Why Seasonal Allergies in the Triangle Are Worse This Year: A Q&A

Allergist-immunologist Maya Jerath, MD, PhD, is Medical Director of the UNC Allergy and Immunology Clinic and Associate Professor in the Department of Medicine at UNC, and a member of the UNC Thurston Arthritis Research Center.

Why does pollen make you sneeze?

Sneezing is part of an allergic reaction.

Approximately 20-25% of the population is allergic to various environmental allergens including pollen. In these individuals, the first time their immune system encounters the pollen, it become sensitized to it.

As a result, the next time their immune systems see this pollen, cells in their nose and eyes release chemicals that irritate nerve endings and cause things like sneezing and itching.

The reaction also produces mucus, which causes runny nose and congestion. Some of the chemicals activate inflammatory cells, which then propagates this reaction even further.

Are pollen allergies worse in the South?

I think the prevalence of pollen allergies is probably higher in the South, meaning more people experience symptoms here, and that has to do with the fact that we have a very, very long growing season, so people are exposed to things that are flowering and pollinating for a really long period of time.

For example, here in the Raleigh-Durham area, trees start to pollinate in early February, and continue through the end of April. The grasses pollinate from the end of April through August.

Then the weeds start.

The weeds go from August to the end of November.

So in other words we have something or other flying around in the air from the beginning of February to the end of November, which really gives you respite from seasonal allergens just for two months.

So I think that’s why the South has many more people suffering from seasonal allergies.

How does Raleigh compare to places even farther south like Georgia or Louisiana?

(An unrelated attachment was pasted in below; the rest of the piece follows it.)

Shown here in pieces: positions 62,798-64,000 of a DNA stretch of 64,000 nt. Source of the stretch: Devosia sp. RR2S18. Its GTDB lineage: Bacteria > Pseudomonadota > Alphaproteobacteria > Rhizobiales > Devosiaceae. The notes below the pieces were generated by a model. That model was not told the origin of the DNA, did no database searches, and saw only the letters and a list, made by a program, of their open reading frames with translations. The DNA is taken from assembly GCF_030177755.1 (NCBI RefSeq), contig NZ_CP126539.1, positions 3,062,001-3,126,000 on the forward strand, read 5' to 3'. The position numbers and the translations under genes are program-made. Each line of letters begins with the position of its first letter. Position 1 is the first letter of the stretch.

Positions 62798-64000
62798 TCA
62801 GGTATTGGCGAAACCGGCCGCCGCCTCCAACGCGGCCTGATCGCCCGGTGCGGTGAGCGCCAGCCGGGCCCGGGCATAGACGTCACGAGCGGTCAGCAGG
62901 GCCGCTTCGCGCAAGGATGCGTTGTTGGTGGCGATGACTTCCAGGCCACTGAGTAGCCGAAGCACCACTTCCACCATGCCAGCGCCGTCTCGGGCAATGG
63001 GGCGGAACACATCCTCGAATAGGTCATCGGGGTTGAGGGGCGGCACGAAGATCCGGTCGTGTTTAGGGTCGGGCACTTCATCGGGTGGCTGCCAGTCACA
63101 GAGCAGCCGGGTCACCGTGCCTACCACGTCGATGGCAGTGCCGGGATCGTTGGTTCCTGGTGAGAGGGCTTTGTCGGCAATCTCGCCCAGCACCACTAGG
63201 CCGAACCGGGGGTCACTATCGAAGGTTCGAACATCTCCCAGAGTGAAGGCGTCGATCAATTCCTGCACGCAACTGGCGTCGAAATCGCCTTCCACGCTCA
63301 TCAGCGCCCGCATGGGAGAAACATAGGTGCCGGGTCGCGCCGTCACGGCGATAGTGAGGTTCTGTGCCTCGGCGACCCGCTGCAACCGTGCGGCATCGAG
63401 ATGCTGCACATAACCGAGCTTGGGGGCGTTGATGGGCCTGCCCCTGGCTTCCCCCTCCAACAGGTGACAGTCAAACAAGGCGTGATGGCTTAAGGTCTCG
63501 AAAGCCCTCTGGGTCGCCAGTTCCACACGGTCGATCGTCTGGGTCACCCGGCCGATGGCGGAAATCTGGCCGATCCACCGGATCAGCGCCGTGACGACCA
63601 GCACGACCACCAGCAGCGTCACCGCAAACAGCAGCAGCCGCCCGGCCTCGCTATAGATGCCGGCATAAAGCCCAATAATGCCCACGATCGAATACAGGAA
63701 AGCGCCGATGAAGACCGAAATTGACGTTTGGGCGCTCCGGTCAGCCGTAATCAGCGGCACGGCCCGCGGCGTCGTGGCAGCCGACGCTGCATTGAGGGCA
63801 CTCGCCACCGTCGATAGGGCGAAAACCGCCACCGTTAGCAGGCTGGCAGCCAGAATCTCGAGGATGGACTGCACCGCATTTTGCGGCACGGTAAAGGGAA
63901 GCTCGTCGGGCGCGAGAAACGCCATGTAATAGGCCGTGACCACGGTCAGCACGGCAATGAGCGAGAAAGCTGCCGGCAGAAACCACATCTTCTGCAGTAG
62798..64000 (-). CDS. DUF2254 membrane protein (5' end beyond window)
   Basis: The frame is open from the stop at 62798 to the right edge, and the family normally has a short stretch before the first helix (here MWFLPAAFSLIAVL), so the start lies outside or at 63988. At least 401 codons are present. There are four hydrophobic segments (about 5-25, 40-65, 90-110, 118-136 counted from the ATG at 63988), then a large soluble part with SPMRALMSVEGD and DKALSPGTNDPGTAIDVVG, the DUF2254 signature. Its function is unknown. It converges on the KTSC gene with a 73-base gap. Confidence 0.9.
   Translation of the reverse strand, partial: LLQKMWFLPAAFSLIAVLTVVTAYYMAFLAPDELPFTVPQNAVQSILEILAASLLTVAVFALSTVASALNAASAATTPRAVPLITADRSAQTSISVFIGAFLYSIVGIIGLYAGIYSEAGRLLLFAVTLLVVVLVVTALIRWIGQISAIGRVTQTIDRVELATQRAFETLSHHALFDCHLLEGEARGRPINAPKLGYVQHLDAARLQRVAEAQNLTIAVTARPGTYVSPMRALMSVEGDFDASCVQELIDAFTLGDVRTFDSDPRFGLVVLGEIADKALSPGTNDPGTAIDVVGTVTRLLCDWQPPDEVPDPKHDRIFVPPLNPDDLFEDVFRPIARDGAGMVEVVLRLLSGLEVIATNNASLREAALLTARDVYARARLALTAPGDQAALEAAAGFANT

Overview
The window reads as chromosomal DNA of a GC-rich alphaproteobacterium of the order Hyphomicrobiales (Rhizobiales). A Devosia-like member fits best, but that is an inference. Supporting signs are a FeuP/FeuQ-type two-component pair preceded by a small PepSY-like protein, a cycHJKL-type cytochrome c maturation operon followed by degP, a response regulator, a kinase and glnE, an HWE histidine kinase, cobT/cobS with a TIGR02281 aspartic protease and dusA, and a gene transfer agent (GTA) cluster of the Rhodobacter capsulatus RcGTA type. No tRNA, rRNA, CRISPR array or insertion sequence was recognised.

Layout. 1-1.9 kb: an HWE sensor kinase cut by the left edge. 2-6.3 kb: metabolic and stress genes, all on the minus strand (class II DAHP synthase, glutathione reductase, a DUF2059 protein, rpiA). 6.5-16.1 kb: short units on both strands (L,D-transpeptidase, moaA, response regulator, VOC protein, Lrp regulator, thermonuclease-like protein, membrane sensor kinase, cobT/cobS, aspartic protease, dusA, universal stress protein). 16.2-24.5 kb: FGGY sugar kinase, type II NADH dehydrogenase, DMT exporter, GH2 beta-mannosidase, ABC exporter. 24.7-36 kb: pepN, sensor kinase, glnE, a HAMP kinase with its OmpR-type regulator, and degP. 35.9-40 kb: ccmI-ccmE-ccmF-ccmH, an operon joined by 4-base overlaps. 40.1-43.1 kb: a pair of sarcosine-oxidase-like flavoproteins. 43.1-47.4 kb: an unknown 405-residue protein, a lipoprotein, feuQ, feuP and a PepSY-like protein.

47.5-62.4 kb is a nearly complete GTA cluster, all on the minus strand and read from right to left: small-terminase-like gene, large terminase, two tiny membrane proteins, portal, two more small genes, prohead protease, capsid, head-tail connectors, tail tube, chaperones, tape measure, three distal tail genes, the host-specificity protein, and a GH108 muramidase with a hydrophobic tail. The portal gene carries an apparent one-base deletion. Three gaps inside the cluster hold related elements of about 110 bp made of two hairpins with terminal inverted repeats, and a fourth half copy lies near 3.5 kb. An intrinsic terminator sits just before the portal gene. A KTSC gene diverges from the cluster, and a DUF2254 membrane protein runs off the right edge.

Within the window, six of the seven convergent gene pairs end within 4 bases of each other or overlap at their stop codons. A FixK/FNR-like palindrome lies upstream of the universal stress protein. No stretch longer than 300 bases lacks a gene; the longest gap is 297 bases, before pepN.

In general, longer growing seasons should lead to more people seeking care for allergies.

However, it’s not a linear equation with how far south you are. It has to do with conditions being good for plant growth. When it becomes very hot, like at the equator, there aren’t spring and fall seasons that are as long.

It’s a perfect storm for seasonal allergies here in Raleigh.

Will recent irregularities in temperature have any impact on pollen and allergies?

We had a very mild winter overall.

We had some ice that lasted a few days, but other than that, it hasn’t really been very cold for most of this winter.

We’ve ended up with trees blooming earlier, and I think people have become symptomatic much earlier than they have in other years. So I think it certainly affects the duration of the allergy season. Pollination has started, and I don’t think it’s going to turn back.

I think it’s going to be a longer period of suffering this year.

What can people do to treat their allergies?

The good news is a lot of the medications for allergies are now available over the counter. Antihistamines, steroid nose sprays, eyes drops, eye wash kits, and sinus rinses (neti pots) are available. If your symptoms break through these medications, you can always see an allergist.

What resources are there in the Triangle for people suffering from seasonal allergies?

If your allergy symptoms are breaking through the medications you’ve tried, or if you are not sure what is causing the reaction, you can be seen by a specialist at the UNC Allergy and Immunology Clinic. Or, if you’re closer to North Raleigh, you can call REX ENT of Wakefield to make an appointment.

Either clinic can test you to find out exactly what you’re allergic to and give you guidance on specific avoidance measures. We can also determine if you are in need of prescription antihistamine nose sprays. And then there are allergy shots, very specific individually targeted therapy that re-trains your immune system. We recommend them for patients whose symptoms are breaking through the medications.

Does a doctor have to refer you to be seen at the UNC Allergy and Immunology Clinic?

The UNC Allergy Immunology Clinic does not require that a doctor refer you. They take self-referrals. Just call up and say I want to be seen by an allergist, and we’ll see you.